nep-pke New Economics Papers
on Post Keynesian Economics
Issue of 2008‒01‒26
eight papers chosen by
Karl Petrick
University of the West Indies

  1. Catechism versus pluralism: the heterodox response to the national undergraduate curriculum proposed by the UK Quality Assurance Authority By Freeman, Alan
  2. Explaining national inequality: the relevance of Marx and the irrelevance of equilibrium By Freeman, Alan
  3. Polanyi in Brussels: European institutions and the embedding of markets in society By James Caporaso; Sidney Tarrow
  4. Pro-Growth Alternatives for Monetary and Financial Policies in Sub-Saharan Africa By Robert Pollin; Gerald Epstein; James Heintz
  5. Division of Labor, Economic Specialization and the Evolution of Social Stratification By J. Henrich; R. Boyd
  6. An Invasive Metaphor: the Concept of Centre of Gravity in Economics By Freeman, Alan
  7. Towards an historically relevant economics of the firm By Michael Dietrich; Jackie Krafft
  8. The modernity of backwardness By Freeman, Alan

  1. By: Freeman, Alan
    Abstract: Paper presented to the 2007 conference of the International Confederation for Pluralism in Economics (ICAPE), June 1-3, Salt Lake City, Utah. This paper was authored by myself following consultations, and submitted collectively by the Association for Heterodox Economics, as a result of a consultation request issued by the QAA (Quality Assurance Authority) for responses to the ‘benchmark’ statement for the subject of economics. The benchmark statement seeks to define what will in future be considered the prescriptive standard for economics undergraduate teaching in the UK and in UK-certified institutions abroad. The QAA is responsible for the maintenance of academic standards in the UK and although a non-governmental body, plays a strong role in transmitting government requirements to the higher education sector. The benchmark thus represents the first attempt in UK history to regulate what is considered ‘good’ teaching in economics. It is a highly neoclassical and orthodox document and, it is argued in the AHE response, entirely lacking in a pluralist perspective. It represents an important landmark in that it sets out the consensus, among orthodox academics, of what the ‘mainstream’ consists of and how it should be taught. The paper presented at this session represents the consensus, highly critical, response of UK heterodox economists and social scientists to the QAA benchmark statement. It also contains a comparison between the economics benchmark and that proposed by other social sciences, which suggests that economics stands in an isolated position in its attempt to define its field of enquiry by means of a strict prescriptive orthodoxy.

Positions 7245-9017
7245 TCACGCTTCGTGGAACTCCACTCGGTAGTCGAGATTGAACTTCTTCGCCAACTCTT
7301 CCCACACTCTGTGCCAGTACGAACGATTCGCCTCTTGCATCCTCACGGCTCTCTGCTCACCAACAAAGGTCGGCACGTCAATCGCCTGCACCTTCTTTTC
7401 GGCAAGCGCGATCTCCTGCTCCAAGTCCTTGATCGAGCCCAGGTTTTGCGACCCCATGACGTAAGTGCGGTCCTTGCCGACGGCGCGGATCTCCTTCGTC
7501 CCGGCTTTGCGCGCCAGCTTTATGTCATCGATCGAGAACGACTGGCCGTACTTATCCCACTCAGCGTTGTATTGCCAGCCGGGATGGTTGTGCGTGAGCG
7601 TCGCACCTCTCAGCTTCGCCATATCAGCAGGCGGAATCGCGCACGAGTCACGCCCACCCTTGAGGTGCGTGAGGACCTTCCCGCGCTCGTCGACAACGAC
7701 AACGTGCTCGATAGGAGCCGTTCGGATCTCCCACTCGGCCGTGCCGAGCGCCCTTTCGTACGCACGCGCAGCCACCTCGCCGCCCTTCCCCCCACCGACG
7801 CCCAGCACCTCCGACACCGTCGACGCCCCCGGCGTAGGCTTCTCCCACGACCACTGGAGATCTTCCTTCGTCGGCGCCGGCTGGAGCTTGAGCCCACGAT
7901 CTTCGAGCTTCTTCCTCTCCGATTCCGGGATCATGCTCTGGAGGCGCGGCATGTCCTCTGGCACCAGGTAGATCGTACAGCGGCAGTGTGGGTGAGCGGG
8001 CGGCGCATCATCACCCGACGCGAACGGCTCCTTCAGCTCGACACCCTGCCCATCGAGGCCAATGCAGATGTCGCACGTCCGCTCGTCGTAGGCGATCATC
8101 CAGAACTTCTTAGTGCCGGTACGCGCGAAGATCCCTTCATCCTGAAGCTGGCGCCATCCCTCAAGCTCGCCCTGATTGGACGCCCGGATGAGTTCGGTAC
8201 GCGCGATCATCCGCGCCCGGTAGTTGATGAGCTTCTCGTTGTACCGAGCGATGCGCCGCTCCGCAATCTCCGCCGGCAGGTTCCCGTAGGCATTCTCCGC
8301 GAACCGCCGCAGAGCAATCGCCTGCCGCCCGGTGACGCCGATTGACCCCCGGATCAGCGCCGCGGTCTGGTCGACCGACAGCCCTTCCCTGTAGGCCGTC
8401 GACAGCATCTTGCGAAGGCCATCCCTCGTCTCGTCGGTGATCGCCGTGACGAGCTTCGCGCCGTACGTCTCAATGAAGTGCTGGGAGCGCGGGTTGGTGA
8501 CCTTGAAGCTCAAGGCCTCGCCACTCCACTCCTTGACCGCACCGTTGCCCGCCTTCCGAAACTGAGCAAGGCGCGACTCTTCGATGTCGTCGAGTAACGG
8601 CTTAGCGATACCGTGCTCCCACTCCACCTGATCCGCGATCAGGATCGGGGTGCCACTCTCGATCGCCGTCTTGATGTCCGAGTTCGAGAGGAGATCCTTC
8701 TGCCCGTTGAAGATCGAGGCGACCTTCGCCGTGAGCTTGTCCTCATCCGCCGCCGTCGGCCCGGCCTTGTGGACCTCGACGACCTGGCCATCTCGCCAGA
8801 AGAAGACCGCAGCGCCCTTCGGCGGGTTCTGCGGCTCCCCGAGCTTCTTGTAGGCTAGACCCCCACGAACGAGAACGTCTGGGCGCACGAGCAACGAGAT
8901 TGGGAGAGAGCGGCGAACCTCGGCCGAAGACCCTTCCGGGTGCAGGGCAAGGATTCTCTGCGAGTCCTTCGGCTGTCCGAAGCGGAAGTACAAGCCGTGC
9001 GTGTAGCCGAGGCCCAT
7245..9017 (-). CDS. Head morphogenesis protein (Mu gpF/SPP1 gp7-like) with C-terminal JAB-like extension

Keywords: Economics Teaching; Pluralism; Heterodox Economics; Economics Teaching, Pluralism, Heterodox Economics
    JEL: A22 A13 A12 B4 B5 A14 A11
    Date: 2007–06–02
  2. By: Freeman, Alan